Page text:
Service Learning Programs

Center for International Studies

Open to students across all disciplines during school breaks, extracurricular service learning programs offer an intensive and exciting, two-week immersion into a global community’s diverse culture and healthcare system. As part of a faculty-led group, students volunteer alongside local medical professionals to observe different healthcare services in urban hospitals, rural health clinics, schools, and other facilities.

This collaborative shadowing experience enables students to witness firsthand how interprofessional healthcare teams work together to meet the needs of underserved populations in communities with limited access to healthcare resources.

Life-Changing Volunteer Programs

Reflecting on her time spent helping staff in a rural health clinic through the Volunteer Morocco program, Arianna Maida, Premedical Health Studies Physician Assistant Studies Pathway (MPAS), notes that no matter where you practice and what your specialty is, it’s important to learn how to relate to your patients and understand their different lifestyles.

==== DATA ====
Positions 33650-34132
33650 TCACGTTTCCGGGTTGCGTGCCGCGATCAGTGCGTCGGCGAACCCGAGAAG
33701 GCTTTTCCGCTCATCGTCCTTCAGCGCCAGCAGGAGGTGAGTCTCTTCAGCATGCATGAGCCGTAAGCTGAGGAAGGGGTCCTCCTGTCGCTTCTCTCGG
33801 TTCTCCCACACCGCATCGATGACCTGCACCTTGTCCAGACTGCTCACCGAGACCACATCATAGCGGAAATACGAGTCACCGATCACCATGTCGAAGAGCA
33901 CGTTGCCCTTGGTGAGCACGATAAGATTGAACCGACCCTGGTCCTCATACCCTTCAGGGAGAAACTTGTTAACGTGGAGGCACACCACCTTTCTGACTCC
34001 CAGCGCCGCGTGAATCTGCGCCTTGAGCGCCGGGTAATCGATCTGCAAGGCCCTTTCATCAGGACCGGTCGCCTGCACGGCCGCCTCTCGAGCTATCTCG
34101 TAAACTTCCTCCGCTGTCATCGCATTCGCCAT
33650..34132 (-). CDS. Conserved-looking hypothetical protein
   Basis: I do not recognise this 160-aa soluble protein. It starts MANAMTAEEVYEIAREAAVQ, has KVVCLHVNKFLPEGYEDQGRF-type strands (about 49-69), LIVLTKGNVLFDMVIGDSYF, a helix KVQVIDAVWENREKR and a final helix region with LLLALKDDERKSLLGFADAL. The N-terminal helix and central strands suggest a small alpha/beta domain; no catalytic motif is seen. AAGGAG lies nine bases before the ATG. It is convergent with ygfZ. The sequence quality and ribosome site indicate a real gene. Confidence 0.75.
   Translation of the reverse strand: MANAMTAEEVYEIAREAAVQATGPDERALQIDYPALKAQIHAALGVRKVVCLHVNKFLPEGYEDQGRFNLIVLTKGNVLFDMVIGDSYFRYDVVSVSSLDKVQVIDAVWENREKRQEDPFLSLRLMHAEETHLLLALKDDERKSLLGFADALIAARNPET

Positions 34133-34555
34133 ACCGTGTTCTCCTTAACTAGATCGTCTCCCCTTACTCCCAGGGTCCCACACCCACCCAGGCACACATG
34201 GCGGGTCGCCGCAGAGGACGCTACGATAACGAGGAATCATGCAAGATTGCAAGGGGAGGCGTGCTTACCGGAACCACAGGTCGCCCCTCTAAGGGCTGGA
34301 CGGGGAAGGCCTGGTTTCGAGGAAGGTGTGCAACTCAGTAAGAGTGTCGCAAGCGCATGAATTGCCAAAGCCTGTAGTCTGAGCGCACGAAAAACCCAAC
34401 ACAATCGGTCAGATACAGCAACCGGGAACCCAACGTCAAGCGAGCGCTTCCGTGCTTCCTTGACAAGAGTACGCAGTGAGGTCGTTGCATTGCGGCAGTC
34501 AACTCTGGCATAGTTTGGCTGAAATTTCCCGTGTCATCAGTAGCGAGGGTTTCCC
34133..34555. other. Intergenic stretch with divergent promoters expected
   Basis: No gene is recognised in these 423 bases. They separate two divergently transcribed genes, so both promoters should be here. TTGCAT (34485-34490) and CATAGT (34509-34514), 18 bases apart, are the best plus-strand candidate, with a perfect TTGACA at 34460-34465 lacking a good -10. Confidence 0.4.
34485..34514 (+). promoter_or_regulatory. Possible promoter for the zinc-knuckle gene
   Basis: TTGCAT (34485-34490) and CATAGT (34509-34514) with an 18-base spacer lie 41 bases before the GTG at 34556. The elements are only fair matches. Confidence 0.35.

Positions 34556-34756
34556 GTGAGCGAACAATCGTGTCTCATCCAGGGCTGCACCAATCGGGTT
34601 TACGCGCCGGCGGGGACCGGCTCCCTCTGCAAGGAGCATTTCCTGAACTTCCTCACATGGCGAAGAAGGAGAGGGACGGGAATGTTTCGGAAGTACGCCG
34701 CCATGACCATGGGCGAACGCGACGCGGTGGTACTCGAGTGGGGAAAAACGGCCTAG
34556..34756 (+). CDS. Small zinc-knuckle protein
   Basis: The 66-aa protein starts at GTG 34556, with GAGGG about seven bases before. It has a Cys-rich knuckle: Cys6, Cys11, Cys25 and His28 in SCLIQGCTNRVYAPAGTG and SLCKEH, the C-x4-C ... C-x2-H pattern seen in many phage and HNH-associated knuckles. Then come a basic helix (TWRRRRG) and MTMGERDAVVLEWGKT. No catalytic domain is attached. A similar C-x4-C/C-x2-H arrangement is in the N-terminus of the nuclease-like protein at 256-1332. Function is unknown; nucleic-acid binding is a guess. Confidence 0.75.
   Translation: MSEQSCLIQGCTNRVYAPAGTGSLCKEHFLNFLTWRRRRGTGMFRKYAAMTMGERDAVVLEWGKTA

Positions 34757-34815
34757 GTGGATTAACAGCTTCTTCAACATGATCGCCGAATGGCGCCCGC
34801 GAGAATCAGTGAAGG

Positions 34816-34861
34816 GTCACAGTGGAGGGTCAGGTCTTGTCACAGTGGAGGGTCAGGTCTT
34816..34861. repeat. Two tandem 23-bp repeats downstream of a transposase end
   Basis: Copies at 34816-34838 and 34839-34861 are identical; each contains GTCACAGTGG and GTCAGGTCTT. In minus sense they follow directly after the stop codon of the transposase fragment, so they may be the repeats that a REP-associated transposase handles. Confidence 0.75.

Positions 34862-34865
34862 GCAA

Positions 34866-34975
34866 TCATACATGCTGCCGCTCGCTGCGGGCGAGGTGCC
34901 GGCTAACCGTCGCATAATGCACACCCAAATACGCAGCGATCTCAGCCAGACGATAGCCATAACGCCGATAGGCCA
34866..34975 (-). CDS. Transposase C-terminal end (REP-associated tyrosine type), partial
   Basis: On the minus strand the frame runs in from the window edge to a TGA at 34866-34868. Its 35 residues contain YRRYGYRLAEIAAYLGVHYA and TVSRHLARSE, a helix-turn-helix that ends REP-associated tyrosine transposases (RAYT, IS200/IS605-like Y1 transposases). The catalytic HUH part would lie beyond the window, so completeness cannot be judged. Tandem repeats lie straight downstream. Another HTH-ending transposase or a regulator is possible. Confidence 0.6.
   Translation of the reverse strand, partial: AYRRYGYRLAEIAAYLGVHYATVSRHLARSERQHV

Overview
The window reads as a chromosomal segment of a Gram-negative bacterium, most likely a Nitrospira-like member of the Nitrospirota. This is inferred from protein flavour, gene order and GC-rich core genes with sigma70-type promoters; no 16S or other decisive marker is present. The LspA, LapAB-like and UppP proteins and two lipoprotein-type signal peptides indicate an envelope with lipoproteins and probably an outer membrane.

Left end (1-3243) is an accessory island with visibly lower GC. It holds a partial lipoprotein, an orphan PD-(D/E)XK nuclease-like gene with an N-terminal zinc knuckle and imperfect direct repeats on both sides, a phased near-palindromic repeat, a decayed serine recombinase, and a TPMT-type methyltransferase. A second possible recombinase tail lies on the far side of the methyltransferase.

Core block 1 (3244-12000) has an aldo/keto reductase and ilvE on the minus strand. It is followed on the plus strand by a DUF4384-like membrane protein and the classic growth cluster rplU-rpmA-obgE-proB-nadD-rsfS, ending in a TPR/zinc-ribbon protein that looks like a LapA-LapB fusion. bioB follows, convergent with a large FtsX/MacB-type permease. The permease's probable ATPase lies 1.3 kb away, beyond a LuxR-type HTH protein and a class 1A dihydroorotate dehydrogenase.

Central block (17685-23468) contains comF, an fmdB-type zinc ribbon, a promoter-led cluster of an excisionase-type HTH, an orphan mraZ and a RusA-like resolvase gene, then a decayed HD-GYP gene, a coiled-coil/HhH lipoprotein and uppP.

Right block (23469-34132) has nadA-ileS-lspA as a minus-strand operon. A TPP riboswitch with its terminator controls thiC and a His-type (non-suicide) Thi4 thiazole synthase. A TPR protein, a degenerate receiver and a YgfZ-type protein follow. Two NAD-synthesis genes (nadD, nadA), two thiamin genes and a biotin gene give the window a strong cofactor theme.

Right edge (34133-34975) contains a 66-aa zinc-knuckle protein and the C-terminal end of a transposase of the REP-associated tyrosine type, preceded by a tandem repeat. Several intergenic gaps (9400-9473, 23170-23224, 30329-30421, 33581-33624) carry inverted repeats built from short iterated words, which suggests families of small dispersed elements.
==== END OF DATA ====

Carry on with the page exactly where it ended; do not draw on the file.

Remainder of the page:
“There’s a story behind every patient, and it’s our responsibility as clinicians to understand the full picture of the patient as a whole person, not just their physical condition,” she says. “My experiences in both Peru and Morocco have prepared me to become a more well-rounded, empathetic, and culturally competent healthcare provider and person.”

Thomas Sapienza, MS Pharmaceutical Chemistry, BS Chemistry, found the Volunteer Morocco program to be both a career- and life-changing experience. Working side by side with Moroccan doctors and other healthcare professionals, he and his team helped provide free health assessments and shadowed surgeons as they made their rounds through the hospitals.

Thomas has always been passionate about chemistry and working in the medical field. After returning home, he changed his major to pursue a master’s degree in chemistry at MCPHS. “In Morocco, I decided that I wanted to be a physician. Having a background in chemistry not only will enhance my résumé for medical school, but also will give me a proper background for research later in my career as a doctor.”

Arianna also returned home inspired and energized. “Despite the physical, environmental, and healthcare differences a culture and community may have, it’s important to remember why we go through years of schooling and service learning experiences,” she says. “We do it to become exceptional healthcare professionals—but more fundamentally, we do it out of a passion to care for others.”